Two thousand and fourteen was unequivocally one of the most painful years of my life. Nearing the end of what was otherwise an easy and joy-filled first trimester carrying my second child, that dear child of mine let go. For reasons unknown, that child nestled softly inside my body had no more strength to carry on a single day further. So where one day I had marveled over the miracle of that little heart fluttering steadily on the screen, there landed another in my lap where I saw no movement whatsoever; my baby lay, lifeless and effectively gone. It was, for me, the death of part of my body and part of my soul.
The reality of miscarriage is a painful one, wrought with confusing and torturous emotion. It’s one, though, that I’m not convinced is fully understandable to anyone who’s not experienced it themselves. Before my own, I wasn’t ever quite able to feel, process or empathize with the losses that happened to the women in my life. I’d offer my love, my platitudes and a listening ear, but at the end of the day, such a thing floated out of my mind easily I leaned on the knowledge that miscarriage is common, oftentimes unavoidable, and understood it more as a medical or biological anomaly than as anything with any particular emotional ties.
So when my own miscarriage happened, I was knocked to the floor. I had no anticipation of how overrun with emotion I’d be; how wrought with grief and despair I’d ultimately spend the following years. We’re offered so many condolences during and after a pregnancy loss. We’re told that it came as no fault of our own, that this pain shall pass, and that by the grace of God, we’ll be blessed with another pregnancy in good time.
My husband and I had conceived successfully a couple of years prior to all this, and I was at that very time an overwhelmed and love-struck mother to our 18-month-old daughter. But as the months passed after my miscarriage, my hope for conceiving again began to dwindle. My periods would roll in like clockwork, and I’d be forced to erase each pregnancy I’d figuratively penciled in to my calendar each month. We were failing time and again.
Something I hadn’t heard much about was the “rainbow baby” concept. I appreciated the reparative and restorative nature of a blessed birth following a loss, but never had I stumbled upon such a poignant notion of a rainbow baby serving as a ray of light following such a harrowed storm. So it became an idea that I glommed onto. I ached for another pregnancy—for a third child, for a second birth, and a second little life to grace our lives. But the months passed with no rainbow in sight, and the unthinkable soon fell upon my shoulders: a diagnosis of secondary infertility. I found myself being told that never again would I conceive a child. Unbeknownst to me, my ovaries had called it quits. My body had failed me at the very time when I needed its loyalty most.
I cursed my storm. I screamed a thousand times into the wind over the injustice of it all; I shed a sea of tears over what will never be. I saw a thousand rainbows and rainbow babies alike strewn across my social media feeds, and I wept over the injustice. I wanted my rainbow more than anything in this world, and was met instead with nothing but radio silence.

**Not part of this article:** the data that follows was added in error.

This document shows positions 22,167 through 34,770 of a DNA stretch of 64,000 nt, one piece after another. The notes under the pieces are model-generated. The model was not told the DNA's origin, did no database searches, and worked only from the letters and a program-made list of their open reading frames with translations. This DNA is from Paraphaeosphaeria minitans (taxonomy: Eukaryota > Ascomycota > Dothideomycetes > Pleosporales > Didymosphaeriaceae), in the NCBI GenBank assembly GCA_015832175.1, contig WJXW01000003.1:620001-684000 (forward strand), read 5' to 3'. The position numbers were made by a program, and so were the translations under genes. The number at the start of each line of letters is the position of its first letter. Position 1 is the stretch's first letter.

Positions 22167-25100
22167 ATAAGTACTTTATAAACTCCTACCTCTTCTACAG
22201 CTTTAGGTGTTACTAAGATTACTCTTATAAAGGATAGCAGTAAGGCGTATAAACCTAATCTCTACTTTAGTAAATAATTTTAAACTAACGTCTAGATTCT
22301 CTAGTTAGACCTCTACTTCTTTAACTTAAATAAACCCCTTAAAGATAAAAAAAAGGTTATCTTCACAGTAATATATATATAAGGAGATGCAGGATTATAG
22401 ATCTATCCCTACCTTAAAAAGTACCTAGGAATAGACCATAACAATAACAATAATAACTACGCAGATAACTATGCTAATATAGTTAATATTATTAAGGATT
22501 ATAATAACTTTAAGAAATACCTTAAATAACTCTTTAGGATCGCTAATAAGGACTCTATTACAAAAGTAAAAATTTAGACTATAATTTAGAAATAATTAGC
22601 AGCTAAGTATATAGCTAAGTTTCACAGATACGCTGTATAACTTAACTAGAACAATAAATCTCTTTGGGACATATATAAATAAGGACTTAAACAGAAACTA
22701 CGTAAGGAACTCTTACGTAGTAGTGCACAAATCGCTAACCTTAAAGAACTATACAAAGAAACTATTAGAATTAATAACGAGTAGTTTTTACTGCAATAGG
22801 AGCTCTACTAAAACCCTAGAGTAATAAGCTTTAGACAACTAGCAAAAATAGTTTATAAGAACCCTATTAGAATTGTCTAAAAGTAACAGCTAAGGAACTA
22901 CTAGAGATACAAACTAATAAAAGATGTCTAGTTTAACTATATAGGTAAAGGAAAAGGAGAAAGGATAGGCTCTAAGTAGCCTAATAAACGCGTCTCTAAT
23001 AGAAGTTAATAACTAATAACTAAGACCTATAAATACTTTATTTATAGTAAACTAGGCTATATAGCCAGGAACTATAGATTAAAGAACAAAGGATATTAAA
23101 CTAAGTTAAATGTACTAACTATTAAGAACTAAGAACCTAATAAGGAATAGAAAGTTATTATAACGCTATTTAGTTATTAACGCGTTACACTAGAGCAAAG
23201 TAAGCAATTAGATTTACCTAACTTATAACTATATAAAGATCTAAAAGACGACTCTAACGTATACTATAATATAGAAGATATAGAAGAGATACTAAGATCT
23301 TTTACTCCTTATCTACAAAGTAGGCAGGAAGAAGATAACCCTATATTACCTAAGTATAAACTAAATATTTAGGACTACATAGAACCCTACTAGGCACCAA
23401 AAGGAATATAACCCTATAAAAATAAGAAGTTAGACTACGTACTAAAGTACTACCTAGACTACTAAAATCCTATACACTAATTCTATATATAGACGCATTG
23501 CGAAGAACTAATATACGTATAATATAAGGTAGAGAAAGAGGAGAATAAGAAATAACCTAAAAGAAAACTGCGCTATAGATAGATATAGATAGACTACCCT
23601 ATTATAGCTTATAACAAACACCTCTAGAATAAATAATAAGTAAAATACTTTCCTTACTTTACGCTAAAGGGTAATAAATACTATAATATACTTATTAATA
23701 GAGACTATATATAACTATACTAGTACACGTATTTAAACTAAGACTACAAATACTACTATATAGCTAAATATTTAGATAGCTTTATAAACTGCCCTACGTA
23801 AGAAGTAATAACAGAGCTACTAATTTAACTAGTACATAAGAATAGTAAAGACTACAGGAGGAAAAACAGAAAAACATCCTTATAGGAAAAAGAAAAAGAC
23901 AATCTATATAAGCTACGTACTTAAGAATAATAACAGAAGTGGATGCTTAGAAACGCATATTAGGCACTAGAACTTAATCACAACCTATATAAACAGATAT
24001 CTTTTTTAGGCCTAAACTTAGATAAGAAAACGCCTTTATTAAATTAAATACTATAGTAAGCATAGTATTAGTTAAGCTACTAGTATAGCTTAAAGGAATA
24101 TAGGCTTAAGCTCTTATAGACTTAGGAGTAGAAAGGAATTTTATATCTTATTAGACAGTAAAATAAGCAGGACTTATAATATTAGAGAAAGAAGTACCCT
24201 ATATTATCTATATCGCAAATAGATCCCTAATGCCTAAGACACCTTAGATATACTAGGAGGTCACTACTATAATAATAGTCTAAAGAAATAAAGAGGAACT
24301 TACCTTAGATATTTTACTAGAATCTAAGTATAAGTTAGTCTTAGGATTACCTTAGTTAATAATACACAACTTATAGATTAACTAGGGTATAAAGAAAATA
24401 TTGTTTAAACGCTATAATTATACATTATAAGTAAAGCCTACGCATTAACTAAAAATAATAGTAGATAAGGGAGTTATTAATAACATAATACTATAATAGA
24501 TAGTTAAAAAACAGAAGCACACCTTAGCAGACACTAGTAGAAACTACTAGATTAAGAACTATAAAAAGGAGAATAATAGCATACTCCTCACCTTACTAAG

There by my side, though, all along, was my daughter. There for every instance of agony, with a tissue for every tear that’s tumbled down my cheeks, is the girl who made me a mama to begin with. There, as I’d been searching wistfully for a glimmer of hope that a rainbow would one day appear, was this walking miracle of mine—my heart on two feet. It hadn’t occurred to me that the rainbow I so wished for had come first and was now cradled in my arms — my reverse-rainbow baby.
While it guts me daily to watch her growing up alone, I take selfish solace in her very existence. I treasure each day of her life on this earth for the companion she is to me; for the light she shines onto my otherwise dark path. While rainbow baby proper I never will know, my reverse-rainbow is exactly the person my soul needs in order to keep my heart beating with fervor.
This piece was written by Sandy Jorgenson in support of Jessica Zucker’s #IHadAMiscarriage campaign, which launched in 2014. In 2015, Zucker created a line of pregnancy loss cards.This year, she’s added t-shirts and totes for rainbow mamas and rainbow babies. All in an effort to destigmatize, de-silence, and de-shame miscarriage; promote support, connection, and community; foster conversations about this taboo topic; own our stories; and ultimately change the culture surrounding pregnancy loss. Jessica Zucker, Ph.D. is a psychologist and writer based in Los Angeles. She is the creator of the #IHadAMiscarriage campaign. She curates a series about loss on Instagram: Stories from around the world. If you want to share your story, you can submit it at @IHadAMiscarriage.